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Two GIFs explaining the CRTC's decision to investigate the Big Three Add to ...

Problems with roaming

Unlike national wireless carriers like Rogers, smaller Canadian competitors offer limited network coverage, typically available in cities like Toronto or Vancouver and the surrounding areas. If a customer with one of these smaller carriers leaves the network, their call is transfered to the network of a national provider. This is called roaming.

The same applies to customers coming in from the United States on networks like AT&T and Verizon. These customers ride on Canadian networks for the phone calls, data and text messaging.

"Unjust discrimination" in fees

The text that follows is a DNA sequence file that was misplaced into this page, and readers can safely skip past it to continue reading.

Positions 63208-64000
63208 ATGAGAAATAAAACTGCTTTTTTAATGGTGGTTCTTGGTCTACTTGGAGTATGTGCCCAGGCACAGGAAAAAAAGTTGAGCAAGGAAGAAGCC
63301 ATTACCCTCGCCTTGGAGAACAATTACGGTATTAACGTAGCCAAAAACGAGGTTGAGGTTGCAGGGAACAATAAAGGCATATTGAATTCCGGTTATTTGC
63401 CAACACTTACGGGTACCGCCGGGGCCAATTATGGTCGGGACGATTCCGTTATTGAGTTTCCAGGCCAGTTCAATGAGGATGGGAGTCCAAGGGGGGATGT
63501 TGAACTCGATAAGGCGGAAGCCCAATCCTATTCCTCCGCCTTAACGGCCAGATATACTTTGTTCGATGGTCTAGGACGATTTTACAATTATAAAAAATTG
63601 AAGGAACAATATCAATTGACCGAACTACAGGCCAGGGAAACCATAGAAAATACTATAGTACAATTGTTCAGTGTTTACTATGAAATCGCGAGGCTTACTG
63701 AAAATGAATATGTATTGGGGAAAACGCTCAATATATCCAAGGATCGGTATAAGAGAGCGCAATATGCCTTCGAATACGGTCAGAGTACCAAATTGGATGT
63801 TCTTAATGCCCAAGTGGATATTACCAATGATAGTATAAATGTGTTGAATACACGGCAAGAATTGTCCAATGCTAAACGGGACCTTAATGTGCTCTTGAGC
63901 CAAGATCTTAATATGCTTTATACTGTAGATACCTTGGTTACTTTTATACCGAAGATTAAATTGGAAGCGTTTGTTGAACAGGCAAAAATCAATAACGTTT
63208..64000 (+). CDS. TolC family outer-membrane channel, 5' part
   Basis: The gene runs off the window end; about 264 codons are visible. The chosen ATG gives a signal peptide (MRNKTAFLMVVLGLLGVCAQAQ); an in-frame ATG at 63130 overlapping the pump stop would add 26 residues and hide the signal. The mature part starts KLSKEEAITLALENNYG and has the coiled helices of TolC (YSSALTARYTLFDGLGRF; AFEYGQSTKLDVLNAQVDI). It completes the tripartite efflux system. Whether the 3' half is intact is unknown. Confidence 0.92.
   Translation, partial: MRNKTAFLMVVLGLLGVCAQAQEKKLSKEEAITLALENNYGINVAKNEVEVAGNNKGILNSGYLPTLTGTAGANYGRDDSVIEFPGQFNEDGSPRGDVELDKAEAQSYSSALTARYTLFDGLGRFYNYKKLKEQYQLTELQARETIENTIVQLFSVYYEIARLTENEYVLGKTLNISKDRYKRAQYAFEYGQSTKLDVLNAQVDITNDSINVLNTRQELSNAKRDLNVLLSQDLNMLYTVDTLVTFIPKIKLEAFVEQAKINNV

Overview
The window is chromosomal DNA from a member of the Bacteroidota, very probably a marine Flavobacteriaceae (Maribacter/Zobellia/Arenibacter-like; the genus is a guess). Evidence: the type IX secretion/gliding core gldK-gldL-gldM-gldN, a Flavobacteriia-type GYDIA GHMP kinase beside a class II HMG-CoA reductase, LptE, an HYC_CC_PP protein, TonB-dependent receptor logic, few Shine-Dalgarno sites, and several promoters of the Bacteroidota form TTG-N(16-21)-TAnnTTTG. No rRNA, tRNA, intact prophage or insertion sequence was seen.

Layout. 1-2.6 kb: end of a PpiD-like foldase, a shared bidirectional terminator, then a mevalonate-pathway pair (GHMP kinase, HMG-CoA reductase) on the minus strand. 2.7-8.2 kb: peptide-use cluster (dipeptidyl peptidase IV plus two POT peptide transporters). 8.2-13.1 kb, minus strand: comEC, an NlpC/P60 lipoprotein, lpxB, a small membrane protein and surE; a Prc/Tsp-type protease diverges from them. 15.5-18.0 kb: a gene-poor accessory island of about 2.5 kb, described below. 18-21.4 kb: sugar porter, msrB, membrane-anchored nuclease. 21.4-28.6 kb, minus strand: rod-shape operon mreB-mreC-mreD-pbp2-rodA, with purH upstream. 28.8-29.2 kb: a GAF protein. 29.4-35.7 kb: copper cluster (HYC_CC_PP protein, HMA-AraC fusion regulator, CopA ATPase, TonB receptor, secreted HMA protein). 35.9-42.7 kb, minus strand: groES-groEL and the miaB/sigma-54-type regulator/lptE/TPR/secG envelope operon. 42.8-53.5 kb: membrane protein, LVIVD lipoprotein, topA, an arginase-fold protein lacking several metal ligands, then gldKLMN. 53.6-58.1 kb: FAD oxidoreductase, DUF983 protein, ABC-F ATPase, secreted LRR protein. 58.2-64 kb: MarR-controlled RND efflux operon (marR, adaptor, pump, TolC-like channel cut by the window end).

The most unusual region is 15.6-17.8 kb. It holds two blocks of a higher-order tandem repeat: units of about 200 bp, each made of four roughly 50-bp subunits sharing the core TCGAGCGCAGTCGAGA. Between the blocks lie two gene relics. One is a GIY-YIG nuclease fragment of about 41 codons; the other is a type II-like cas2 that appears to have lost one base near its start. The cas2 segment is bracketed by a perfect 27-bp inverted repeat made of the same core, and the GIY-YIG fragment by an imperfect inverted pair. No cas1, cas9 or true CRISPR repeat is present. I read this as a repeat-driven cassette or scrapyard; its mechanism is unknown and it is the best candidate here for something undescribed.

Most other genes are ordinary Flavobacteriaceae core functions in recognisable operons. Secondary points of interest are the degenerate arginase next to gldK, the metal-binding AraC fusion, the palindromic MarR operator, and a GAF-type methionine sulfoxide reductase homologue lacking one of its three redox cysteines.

In these situations, the smaller phone company will pay the larger carrier a fee to use their network. The CRTC found larger companies were charging, or planned to charge, Canadian competitors more for this service than other U.S. companies. This practice potentially violates part of the Telecommunications Act, which says Canadian companies cannot "unjustly discriminate or give an undue or unreasonable preference" toward any company with regards to pricing.

“We are equally concerned that the current wholesale arrangements may be having a negative impact on the competitiveness of the Canadian wireless market and, ultimately, on the consumer experience,” said Jean-Pierre Blais, chairman of the CRTC.

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